'Statistically he's no longer a threat—he's 70 years old. He should not die in prison because he robbed someone with a water gun. He paid his debt over and over again,' said Democratic State Rep. Vivian Flowers.

‘A man’s life is worth a lot more than $264,’ Jones, left, founding CEO of Reform Alliance, Van Jones, which looks to overhaul probation and parole programs. ‘Statistically he’s no longer a threat—he’s 70 years old. He should not die in prison because he robbed someone with a water gun. He paid his debt over and over again,’ said Democratic State Rep. Vivian Flowers, right

‘I just don’t feel like Rolf should have to spend another day in prison.

‘It’s not right, is all I want people to know and, if possible, to stand up and support us to help him get out. His life’s running out. His time is running out. God, give him a little bit of something. It wasn’t that bad of a crime to be doing that kind of time,’ Schluterman said in an interview with The Daily Beast. 

‘When I sit here by myself and think about it, think of all the years he’s lost over it, that’s what gets me down,’ he said.

‘I have not been able to make any sense of it,’ Kaestel himself wrote in a letter to the publication, ‘not because it’s me or my case but because this kind of thing should not happen anywhere to anyone.

‘I was guilty,’ Kaestel wrote ‘I simply hoped and believed that jurors would do real justice… And I thought that a sentence of 10 years, or even 20 or 25 years would have been more than sufficient…’

Instead, jurors delivered a life sentence and a $15,000 fine.

'I have not been able to make any sense of it, not because it's me or my case but because this kind of thing should not happen anywhere to anyone.' Kaestel himself wrote in a letter to The Daily Beast

‘I have not been able to make any sense of it, not because it’s me or my case but because this kind of thing should not happen anywhere to anyone.’ Kaestel himself wrote in a letter to The Daily Beast

Although he no longer has any living relatives fighting his case, local activists are lobbying for him.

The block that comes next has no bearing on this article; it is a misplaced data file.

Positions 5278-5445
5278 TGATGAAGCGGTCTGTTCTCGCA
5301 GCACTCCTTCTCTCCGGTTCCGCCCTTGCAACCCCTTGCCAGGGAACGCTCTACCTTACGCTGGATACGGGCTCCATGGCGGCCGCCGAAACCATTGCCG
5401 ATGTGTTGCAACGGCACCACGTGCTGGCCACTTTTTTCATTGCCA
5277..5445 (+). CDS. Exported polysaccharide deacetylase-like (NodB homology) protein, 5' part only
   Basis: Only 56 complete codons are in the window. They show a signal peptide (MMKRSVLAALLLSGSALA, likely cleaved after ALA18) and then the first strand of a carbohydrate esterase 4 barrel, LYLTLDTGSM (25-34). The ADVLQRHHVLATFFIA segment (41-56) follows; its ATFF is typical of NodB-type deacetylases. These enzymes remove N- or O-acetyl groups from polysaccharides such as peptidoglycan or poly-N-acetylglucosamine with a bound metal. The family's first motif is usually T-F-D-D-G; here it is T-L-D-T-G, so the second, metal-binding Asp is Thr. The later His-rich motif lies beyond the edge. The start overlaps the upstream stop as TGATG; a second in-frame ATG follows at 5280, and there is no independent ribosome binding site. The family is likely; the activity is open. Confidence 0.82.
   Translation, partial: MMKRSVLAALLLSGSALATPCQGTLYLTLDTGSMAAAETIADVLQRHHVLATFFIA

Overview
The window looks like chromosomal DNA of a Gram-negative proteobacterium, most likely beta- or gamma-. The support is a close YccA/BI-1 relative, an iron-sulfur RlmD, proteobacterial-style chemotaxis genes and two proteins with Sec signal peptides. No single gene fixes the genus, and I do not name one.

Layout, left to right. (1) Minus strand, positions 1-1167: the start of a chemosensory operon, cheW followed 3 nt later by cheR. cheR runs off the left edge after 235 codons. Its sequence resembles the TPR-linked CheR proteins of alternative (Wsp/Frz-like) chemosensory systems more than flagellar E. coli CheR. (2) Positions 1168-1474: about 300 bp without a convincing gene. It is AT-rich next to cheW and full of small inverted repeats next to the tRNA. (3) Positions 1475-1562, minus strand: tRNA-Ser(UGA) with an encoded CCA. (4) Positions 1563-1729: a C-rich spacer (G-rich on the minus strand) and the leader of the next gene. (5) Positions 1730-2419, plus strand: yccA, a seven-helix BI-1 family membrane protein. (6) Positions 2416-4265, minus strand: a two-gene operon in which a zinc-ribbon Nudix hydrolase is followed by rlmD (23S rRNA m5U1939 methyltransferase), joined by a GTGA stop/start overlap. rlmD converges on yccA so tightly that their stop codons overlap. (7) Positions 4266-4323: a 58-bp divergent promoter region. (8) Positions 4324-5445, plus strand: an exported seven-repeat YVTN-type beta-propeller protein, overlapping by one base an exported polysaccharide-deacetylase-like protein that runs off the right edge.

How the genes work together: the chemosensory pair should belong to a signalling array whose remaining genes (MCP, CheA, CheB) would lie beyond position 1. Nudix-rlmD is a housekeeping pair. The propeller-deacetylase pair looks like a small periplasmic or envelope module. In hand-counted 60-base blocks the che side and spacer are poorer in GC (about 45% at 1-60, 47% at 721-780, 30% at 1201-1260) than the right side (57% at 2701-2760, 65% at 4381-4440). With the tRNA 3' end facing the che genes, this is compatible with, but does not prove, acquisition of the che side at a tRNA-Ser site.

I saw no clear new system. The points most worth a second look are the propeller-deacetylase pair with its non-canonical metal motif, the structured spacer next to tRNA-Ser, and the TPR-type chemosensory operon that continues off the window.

‘Statistically he’s no longer a threat—he’s 70 years old. He should not die in prison because he robbed someone with a water gun. He paid his debt over and over again,’ said Democratic State Rep. Vivian Flowers.

Since being incarcerated, Kaestel has gained three associate’s degrees and multiple college credits. He has also taught astronomy classes and has a job in the prison library. 

‘A man’s life is worth a lot more than $264,’ Jones, founding CEO of Reform Alliance, Van Jones, which looks to overhaul probation and parole programs.

‘When people make bad decisions, society should make good decisions about how to correct them and get them back on their way. Obviously Rolf made a bad decision but society made a worse decision in throwing his entire life away over that one day.’ Jones said

‘I don’t think anybody would think he hasn’t more than repaid his debt to society after decades behind bars for an offense that didn’t cost anyone their lives.’ 

Governor Hutchinson has until September 3 to decide on Kaestel’s latest bid for clemency. 

Even the victim of the crime, Schluterman, who was working in the taco shop said Kaestel has more than paid the price and now deserves to be released and to live out the rest of his days as a free man

Even the victim of the crime, Schluterman, who was working in the taco shop said Kaestel has more than paid the price and now deserves to be released and to live out the rest of his days as a free man

Read more at DailyMail.co.uk